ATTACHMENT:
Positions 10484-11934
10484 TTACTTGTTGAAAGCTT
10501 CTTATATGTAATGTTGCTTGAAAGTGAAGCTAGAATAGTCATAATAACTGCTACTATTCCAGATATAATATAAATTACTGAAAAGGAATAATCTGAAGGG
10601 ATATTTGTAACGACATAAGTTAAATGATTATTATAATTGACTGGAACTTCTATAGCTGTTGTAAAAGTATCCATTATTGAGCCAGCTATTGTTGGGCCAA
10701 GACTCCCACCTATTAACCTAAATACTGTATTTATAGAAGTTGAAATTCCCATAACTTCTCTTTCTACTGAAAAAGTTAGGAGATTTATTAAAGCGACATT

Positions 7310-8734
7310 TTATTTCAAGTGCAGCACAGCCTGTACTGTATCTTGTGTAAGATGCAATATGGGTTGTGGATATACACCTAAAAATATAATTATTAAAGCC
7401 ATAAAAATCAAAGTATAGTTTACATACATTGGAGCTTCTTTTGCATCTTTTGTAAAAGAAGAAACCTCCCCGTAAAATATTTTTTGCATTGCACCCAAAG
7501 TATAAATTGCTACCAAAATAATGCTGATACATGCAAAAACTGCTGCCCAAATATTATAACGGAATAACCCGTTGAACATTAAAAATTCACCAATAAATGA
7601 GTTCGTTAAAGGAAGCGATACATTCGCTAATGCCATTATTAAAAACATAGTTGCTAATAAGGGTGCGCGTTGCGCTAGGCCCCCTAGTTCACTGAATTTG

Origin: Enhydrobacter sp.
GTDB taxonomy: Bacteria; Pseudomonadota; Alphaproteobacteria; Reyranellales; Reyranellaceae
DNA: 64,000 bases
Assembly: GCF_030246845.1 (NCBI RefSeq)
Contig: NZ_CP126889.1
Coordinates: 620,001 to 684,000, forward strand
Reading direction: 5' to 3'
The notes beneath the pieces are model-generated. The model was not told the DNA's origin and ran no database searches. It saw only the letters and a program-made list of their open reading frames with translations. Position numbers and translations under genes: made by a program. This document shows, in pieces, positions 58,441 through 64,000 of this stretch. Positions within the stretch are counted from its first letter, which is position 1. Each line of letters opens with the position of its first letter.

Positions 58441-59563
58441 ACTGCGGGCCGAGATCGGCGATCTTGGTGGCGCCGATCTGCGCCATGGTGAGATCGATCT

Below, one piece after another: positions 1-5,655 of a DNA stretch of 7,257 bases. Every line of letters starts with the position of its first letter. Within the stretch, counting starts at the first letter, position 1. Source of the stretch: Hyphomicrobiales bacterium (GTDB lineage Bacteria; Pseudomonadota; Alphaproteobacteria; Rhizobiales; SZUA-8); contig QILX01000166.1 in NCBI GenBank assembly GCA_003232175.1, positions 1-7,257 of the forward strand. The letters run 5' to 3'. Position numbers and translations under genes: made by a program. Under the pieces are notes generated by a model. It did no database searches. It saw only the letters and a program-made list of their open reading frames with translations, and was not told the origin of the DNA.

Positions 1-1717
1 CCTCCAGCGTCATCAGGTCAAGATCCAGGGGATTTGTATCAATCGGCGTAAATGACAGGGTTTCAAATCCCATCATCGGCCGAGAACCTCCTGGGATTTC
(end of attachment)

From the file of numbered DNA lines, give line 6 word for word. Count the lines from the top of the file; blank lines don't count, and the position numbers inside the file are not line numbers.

Positions 7310-8734